It’s well-known that John Wayne seemed to hate almost every actor other than himself, but there were a few figures within the film industry with whom The Duke had serious and bitter feuds. Most notably, Wayne held a particular distaste for Clint Eastwood, the western movie icon who looked to take Wayne’s position as the most prominent performer to spread their wings in the genre.
While Wayne could seemingly find a bone to pick with any of his contemporaries or successors, the feud with Eastwood arose from his second movie as a director, the 1973 western High Plains Drift, written by Ernest Tidyman. Following on from his debut feature in the boss’ chair, Eastwood’s second effort saw him play a mysterious stranger who looks to deliver justice when he arrives in a frontier mining town rife with corruption.
The film arrived not too long after Eastwood had completed his work with Sergio Leone and his Dollars Trilogy movies and was greatly inspired by the legendary Italian director, as well as by Don Siegel. The likes of Verna Bloom, Mariana Hill, Jack Ging, Stefan Gierasch and Mitchell Ryan are all featured in the movie, which was shot on location at Mono Lake in California.
Eastwood once noted the issues that Wayne had with the movie, writing in the book John Wayne: The Life and Legend, “John Wayne once wrote me a letter saying he didn’t like High Plains Drifter. He said it wasn’t really about the people who pioneered the West. I realised that there’s two different generations, and he wouldn’t understand what I was doing.”
The actor went on to add his justification for his movie and provided an explanation of how Wayne had got his intentions all wrong. “High Plains Drifter was meant to be a fable,” Eastwood added, “It wasn’t meant to show the hours of pioneering drudgery. It wasn’t supposed to be anything about settling the West.”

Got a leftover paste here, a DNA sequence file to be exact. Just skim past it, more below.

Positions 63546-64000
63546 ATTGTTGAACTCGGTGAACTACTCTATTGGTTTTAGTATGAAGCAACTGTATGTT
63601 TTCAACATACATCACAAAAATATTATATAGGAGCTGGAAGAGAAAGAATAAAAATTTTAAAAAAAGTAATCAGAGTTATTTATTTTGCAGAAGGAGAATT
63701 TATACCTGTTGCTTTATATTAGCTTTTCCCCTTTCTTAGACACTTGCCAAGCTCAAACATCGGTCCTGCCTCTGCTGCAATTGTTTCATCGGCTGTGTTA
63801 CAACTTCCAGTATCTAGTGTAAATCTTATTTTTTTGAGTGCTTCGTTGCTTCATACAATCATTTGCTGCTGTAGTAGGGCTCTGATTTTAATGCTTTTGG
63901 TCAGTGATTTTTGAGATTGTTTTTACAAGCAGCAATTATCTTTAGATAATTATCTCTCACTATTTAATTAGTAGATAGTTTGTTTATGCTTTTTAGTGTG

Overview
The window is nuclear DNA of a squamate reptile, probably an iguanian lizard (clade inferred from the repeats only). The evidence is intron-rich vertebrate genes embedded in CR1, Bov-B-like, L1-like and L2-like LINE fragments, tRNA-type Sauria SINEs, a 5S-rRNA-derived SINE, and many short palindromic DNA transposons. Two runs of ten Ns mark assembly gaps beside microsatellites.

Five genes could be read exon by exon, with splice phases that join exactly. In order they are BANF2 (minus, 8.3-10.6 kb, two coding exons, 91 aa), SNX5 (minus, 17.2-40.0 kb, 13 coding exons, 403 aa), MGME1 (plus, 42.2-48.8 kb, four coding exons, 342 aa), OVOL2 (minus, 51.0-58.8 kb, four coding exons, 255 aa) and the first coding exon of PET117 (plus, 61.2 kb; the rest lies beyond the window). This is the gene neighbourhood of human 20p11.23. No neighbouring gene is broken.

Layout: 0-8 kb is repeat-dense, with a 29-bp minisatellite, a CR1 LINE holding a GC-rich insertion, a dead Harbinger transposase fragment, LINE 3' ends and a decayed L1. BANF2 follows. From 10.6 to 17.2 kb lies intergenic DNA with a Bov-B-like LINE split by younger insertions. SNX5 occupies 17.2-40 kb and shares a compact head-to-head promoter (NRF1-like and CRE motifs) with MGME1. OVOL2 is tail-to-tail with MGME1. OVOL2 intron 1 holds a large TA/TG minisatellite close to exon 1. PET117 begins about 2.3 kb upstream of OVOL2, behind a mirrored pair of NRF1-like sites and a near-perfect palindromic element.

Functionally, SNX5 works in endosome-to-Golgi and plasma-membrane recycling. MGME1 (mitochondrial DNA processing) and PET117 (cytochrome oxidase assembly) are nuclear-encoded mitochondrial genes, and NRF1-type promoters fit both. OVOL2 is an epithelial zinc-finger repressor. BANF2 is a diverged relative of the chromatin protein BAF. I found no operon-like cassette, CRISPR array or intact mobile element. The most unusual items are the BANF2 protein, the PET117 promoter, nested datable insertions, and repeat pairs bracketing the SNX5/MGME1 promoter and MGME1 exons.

High Plains Drifter was well-received by critics upon its release. It sees Eastwood’s character come to a small town’s rescue when he is persuaded to protect them from a deadly gang of outlaws. The unnamed stranger is a golden-gilded gun-slinger, so his arrival is initially met with fear by the townsfolk, but when they witness his skill with a pistol, it’s not long before they turn to him for help.
The screenplay by Ernest Tidyman was loosely inspired by a real-life murder in Queens in 1964, during which several eyewitnesses were said to have stood by without action. There’s an element of black humour within the movie, too, which comes primarily from the way that Sergio Leone used the device to fill in plot holes in his own works.
Eastwood’s second effort as a director (and the first in which he both starred and directed) remains a classic of the western genre, although it was not well-met by John Wayne. After all, Wayne’s films tended to rely on a well-trodden trope of good vs. evil, whereas Eastwood’s were more ambiguous in their morality. Throw in the kind of violence that Wayne was not welcoming of, and it’s easy to see why The Duke found a distaste for Eastwood and his cementing of his position as the new outlaw in town.